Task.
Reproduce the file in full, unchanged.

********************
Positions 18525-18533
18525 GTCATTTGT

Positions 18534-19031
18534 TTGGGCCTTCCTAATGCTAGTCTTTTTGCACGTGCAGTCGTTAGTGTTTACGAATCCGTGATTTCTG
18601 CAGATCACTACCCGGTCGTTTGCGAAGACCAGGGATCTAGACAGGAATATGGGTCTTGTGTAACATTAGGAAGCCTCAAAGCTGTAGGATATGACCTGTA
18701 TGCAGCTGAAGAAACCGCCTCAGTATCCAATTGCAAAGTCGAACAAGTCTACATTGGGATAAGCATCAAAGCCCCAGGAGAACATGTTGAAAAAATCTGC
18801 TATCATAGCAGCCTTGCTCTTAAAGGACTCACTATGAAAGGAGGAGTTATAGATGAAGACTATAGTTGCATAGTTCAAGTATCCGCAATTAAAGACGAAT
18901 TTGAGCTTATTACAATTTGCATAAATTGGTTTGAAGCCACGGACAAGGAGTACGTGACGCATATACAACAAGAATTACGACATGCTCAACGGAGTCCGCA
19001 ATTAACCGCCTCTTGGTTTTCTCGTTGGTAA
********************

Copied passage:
Positions 18525-18533
18525 GTCATTTGT

Positions 18534-19031
18534 TTGGGCCTTCCTAATGCTAGTCTTTTTGCACGTGCAGTCGTTAGTGTTTACGAATCCGTGATTTCTG
18601 CAGATCACTACCCGGTCGTTTGCGAAGACCAGGGATCTAGACAGGAATATGGGTCTTGTGTAACATTAGGAAGCCTCAAAGCTGTAGGATATGACCTGTA
18701 TGCAGCTGAAGAAACCGCCTCAGTATCCAATTGCAAAGTCGAACAAGTCTACATTGGGATAAGCATCAAAGCCCCAGGAGAACATGTTGAAAAAATCTGC
18801 TATCATAGCAGCCTTGCTCTTAAAGGACTCACTATGAAAGGAGGAGTTATAGATGAAGACTATAGTTGCATAGTTCAAGTATCCGCAATTAAAGACGAAT
18901 TTGAGCTTATTACAATTTGCATAAATTGGTTTGAAGCCACGGACAAGGAGTACGTGACGCATATACAACAAGAATTACGACATGCTCAACGGAGTCCGCA
19001 ATTAACCGCCTCTTGGTTTTCTCGTTGGTAA